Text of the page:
All proceeds from our on-line Gift Shop also go directly to support this same cause.
Hope to see you Sunday!
The Tubac Historical Society has a fascinating collection of taped oral histories, and THS is looking for more individuals to conduct oral history interviews. It is important to record the details of the lives of our Tubac residents, (whose common trait of “conspicuous individuality” has served to shape our unique village), so that their stories will be available in the future.
The following article by Shaw Kinsley is taken largely from these taped histories and appeared previously in the Villager.
Personalities of Tubac-Maxine Guy
It’s been said that “Tubacans, in spite of their conspicuous individuality, love to have fun.” This is true for many personalities of Tubac, but it is especially true of Maxine Guy, the Nebraska native who came to Tubac as a potter and wildlife rehabilitator after a distinguished career in the Army.
Maxine graduated from the University of Nebraska with a major in Art before moving to Chicago to attend the Art Institute after a brief spell as a furniture buyer for Marshall Field’s. When the Second World War broke out, Maxine was in the first graduating class of officer candidates in the Women’s Army Corps. She had a variety of jobs from quartermaster to processing officer before becoming one of eighteen WAC officers chosen to serve in the Far East. After she completed a rigorous course of instruction in Asian languages, topography, and sociology, plus firearms training, she was appointed to the staff of General Douglas MacArthur during the postwar occupation of Japan. Her job was to encourage trade between Japan and the United States in carefully chosen products, and in her oral history at the Tubac Historical Society, she takes great pride in the compliments she received from the Japanese artisans she assisted. She also tells how she inadvertently slammed the door on General MacArthur himself as she was leaving headquarters in the Daichi building in Tokyo in addition to an amusing riff on the designers of women’s military headgear.
Maxine rose to the rank of Major and took up the study of pottery in 1953 in Washington, D.C. She found Tubac in 1965, thanks to the wife of the commanding officer at Ft. Huachuca, who told her about the fledging arts community.
Next week-Maxine Guy in Tubac
Tubac Presidio Park Gift Shop where proceeds from your purchases help preserve this cultural treasure.
The Tubac Presidio State Historic Park is Arizona’s first state park and is situated on the grounds of the state’s oldest European community. Visit the underground exhibit of the Presidio ruins, tour the museum, see Arizona’s first printing press or visit the furnished 1885 schoolhouse. The schoolhouse, Otero Hall and Rojas House are all on the National Register of Historic Places. The Anza Trailhead and a picnic grounds are also featured.
The church and the military were the vanguards of Spanish frontier expansion throughout Mexico. The Jesuit, Eusebio Francisco Kino, established missions in Pimeria Alta (part of which is southern Arizona) from 1687 to 1711 to convert and control Indians in the area. He established Tumacacori in 1691, and Tubac, then a small Pima village three miles to the north, became a mission, farm or visita. Spaniards began to settle here during the 1730s, and eventually controlled the land and the lives of the Indians.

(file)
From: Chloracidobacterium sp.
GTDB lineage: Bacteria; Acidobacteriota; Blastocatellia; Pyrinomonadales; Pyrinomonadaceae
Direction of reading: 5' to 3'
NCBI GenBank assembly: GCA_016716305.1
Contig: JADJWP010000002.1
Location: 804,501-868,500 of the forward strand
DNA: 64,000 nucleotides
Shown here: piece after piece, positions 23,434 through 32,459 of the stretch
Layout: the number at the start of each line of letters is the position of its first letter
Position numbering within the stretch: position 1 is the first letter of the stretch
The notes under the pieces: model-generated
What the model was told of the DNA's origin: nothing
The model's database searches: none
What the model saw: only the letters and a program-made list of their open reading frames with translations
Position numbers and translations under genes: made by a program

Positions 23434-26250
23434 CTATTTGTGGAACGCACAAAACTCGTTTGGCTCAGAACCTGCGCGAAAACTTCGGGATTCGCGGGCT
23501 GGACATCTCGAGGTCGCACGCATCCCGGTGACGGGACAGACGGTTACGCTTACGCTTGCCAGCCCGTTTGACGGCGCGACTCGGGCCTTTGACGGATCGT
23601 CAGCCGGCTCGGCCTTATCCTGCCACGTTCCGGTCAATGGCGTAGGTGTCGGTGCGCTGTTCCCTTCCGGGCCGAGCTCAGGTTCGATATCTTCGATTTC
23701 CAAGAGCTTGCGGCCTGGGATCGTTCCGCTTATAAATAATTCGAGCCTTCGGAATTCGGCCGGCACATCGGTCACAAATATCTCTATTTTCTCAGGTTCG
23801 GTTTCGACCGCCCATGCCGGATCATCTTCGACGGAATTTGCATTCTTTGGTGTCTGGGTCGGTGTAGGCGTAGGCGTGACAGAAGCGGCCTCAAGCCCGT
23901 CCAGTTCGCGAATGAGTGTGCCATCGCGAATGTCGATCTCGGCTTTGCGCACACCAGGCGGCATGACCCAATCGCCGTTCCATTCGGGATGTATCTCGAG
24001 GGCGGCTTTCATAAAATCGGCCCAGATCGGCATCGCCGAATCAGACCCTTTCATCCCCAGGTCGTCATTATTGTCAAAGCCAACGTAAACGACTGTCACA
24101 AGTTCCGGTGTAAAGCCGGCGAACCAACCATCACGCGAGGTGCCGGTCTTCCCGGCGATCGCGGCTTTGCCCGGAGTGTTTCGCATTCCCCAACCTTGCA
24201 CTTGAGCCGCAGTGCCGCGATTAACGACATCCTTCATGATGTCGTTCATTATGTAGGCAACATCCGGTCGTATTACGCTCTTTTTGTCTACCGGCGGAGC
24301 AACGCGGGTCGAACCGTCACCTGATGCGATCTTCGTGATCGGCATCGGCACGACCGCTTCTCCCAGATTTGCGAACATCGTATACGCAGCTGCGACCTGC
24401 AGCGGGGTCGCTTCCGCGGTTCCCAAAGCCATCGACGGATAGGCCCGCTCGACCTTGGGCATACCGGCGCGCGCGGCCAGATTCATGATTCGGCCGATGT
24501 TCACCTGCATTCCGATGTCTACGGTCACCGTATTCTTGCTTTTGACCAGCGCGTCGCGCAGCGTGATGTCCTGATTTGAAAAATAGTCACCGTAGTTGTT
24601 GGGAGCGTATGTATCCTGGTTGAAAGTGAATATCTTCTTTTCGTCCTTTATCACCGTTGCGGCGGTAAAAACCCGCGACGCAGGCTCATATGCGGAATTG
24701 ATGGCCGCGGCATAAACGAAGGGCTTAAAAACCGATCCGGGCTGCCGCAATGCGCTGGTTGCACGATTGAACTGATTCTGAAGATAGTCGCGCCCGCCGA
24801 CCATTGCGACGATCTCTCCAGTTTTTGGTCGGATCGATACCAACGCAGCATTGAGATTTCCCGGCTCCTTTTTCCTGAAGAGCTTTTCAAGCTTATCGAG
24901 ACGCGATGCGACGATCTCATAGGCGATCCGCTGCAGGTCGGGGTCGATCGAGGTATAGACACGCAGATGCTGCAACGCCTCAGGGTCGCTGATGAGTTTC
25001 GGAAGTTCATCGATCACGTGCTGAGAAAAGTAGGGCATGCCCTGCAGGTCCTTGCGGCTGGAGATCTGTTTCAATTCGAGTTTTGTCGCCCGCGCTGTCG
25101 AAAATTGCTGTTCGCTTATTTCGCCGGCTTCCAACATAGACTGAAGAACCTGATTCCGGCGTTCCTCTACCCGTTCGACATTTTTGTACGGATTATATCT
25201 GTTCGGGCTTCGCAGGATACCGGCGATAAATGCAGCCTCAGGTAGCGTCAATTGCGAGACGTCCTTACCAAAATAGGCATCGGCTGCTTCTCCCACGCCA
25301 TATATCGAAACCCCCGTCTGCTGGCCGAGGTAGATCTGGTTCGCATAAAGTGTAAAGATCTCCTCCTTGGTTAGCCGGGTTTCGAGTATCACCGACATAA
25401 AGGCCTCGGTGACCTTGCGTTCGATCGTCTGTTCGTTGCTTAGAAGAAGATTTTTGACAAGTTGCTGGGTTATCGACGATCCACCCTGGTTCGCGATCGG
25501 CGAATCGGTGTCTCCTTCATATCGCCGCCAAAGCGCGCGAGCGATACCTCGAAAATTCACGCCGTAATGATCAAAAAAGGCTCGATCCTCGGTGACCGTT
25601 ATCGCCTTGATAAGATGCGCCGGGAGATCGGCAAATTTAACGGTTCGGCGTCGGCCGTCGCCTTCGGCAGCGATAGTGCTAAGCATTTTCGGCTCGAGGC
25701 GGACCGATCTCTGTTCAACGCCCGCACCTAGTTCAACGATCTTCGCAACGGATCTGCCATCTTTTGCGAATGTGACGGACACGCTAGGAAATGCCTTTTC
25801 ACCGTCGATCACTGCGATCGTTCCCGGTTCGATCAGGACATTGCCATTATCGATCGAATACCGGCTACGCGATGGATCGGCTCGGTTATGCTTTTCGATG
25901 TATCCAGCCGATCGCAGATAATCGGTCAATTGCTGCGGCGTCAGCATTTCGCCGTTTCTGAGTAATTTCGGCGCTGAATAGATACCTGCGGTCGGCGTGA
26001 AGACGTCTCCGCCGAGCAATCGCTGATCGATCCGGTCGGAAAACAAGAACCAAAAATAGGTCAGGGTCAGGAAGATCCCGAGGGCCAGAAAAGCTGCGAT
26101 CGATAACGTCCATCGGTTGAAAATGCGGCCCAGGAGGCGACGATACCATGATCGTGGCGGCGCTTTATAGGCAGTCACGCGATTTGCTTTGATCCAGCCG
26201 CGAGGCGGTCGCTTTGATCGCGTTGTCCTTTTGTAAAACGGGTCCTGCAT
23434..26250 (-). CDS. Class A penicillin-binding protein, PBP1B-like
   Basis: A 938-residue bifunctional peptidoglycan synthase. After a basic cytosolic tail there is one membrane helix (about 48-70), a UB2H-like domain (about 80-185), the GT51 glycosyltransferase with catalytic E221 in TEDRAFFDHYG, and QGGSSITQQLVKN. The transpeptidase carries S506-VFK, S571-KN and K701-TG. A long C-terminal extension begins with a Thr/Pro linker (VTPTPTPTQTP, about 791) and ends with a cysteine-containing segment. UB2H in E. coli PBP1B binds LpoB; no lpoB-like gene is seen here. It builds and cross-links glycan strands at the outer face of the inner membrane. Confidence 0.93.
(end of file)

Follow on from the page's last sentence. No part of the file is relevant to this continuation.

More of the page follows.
In 1751, Luis Oacpicagigua, a Pima chief stirred by many grievances, led a revolt which drove the Spaniards southward. A military detachment was sent to the area, and peace was reestablished within three months.
The Presidio (fort) de San Ignacio de Tubac was founded in 1752. The fifty cavalrymen garrisoned at this remote outpost were to control the Pimas, to protect the frontier from Apaches and Seris, and to further explore the Southwest.
Juan Bautista de Anza II, the second commander of the presidio, organized two overland expeditions consisting of 240 colonists from the provinces of Sinaloa and Sonora (63 of whom were from Tubac), military personnel and 1000 head of cattle, horses and mules, which resulted in the founding of San Francisco in 1776. When the military authorities moved the garrison from Tubac to Tucson, the settlers were unprotected from the persistent threat of Apaches and soon left their lands. In 1787, Spanish officers were once again posted at Tubac along with Indian soldiers. Apache reservations were established and the government provided supplies in an effort to keep the peace. In 1821, Mexico won independence from Spain and the new government lacked the funds necessary to continue supplying the Apaches, many of whom returned to a life of raiding . Between the raids and the lure of California gold, the area was abandoned once again.
Tubac was included in the Gadsen Purchase of 1853, and was soon being resettled and developed by adventurers from the States as well as former landowners. Charles D. Poston was instrumental in forming the Sonora Exploring and Mining Company, which acquired a printing press in 1859 which printed Arizona’s first newspaper, The Weekly Arizonian.
Tubac’s population grew steadily until , in 1860, it was the largest town in Arizona. The American Civil War, however, drained the region of troops and Tubac was deserted again. The town never regained its earlier importance.
In 1974, archaeologists from the University of Arizona excavated portions or the presidio and was then backfilled as a preservation measure. In 1976, a section was reexposed in an archaeological display enclosure where visitors can view the portions of the original foundation, walls, and plaza floor of the 1752 structure.
Tubac Presidio State Historic Park is located amid art galleries, gift shops, clothing boutiques, restaurants and the scenic beauty of Southern Arizona. Visitors from around the world, as well as from all over the United States, come yearly to take in the mixture of historical charm and southwestern hospitality of this fascinating place.
Own a piece of history and help preserve this cultural treasure. Visit the Tubac Presidio on-line Gift Shop and find postcards, t-shirts, stainless steel mugs, maps, historical photographs and more! All proceeds from purchases go directly to the park and are greatly appreciated.
Donate your original drawing, photograph or art work by email ( giftshp@tubacpresidio,org ) and we will feature it on products in the gift shop. You will be credited and your website promoted. We could use anything from a nature snapshot to an artistic masterpiece. This is a fun and painless way to help a worthy cause. Thank you!